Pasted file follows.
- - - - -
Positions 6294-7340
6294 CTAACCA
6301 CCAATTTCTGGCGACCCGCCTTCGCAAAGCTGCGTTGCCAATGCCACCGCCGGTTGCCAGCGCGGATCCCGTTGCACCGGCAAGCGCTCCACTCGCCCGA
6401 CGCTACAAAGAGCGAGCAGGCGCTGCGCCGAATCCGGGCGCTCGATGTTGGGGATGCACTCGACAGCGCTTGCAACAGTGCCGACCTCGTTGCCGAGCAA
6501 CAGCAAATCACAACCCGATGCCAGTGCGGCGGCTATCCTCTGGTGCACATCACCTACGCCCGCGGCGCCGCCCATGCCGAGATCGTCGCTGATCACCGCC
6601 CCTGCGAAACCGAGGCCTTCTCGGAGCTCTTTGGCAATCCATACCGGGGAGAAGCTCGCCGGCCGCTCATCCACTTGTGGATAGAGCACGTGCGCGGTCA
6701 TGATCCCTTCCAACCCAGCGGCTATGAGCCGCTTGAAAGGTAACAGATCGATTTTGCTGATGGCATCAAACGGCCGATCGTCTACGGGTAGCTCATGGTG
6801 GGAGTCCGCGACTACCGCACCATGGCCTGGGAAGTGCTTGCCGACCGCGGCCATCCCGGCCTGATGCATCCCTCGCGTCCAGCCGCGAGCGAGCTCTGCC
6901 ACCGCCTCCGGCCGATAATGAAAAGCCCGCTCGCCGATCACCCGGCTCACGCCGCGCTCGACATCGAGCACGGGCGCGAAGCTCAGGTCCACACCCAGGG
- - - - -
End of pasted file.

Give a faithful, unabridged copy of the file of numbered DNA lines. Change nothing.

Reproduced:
Positions 6294-7340
6294 CTAACCA
6301 CCAATTTCTGGCGACCCGCCTTCGCAAAGCTGCGTTGCCAATGCCACCGCCGGTTGCCAGCGCGGATCCCGTTGCACCGGCAAGCGCTCCACTCGCCCGA
6401 CGCTACAAAGAGCGAGCAGGCGCTGCGCCGAATCCGGGCGCTCGATGTTGGGGATGCACTCGACAGCGCTTGCAACAGTGCCGACCTCGTTGCCGAGCAA
6501 CAGCAAATCACAACCCGATGCCAGTGCGGCGGCTATCCTCTGGTGCACATCACCTACGCCCGCGGCGCCGCCCATGCCGAGATCGTCGCTGATCACCGCC
6601 CCTGCGAAACCGAGGCCTTCTCGGAGCTCTTTGGCAATCCATACCGGGGAGAAGCTCGCCGGCCGCTCATCCACTTGTGGATAGAGCACGTGCGCGGTCA
6701 TGATCCCTTCCAACCCAGCGGCTATGAGCCGCTTGAAAGGTAACAGATCGATTTTGCTGATGGCATCAAACGGCCGATCGTCTACGGGTAGCTCATGGTG
6801 GGAGTCCGCGACTACCGCACCATGGCCTGGGAAGTGCTTGCCGACCGCGGCCATCCCGGCCTGATGCATCCCTCGCGTCCAGCCGCGAGCGAGCTCTGCC
6901 ACCGCCTCCGGCCGATAATGAAAAGCCCGCTCGCCGATCACCCGGCTCACGCCGCGCTCGACATCGAGCACGGGCGCGAAGCTCAGGTCCACACCCAGGG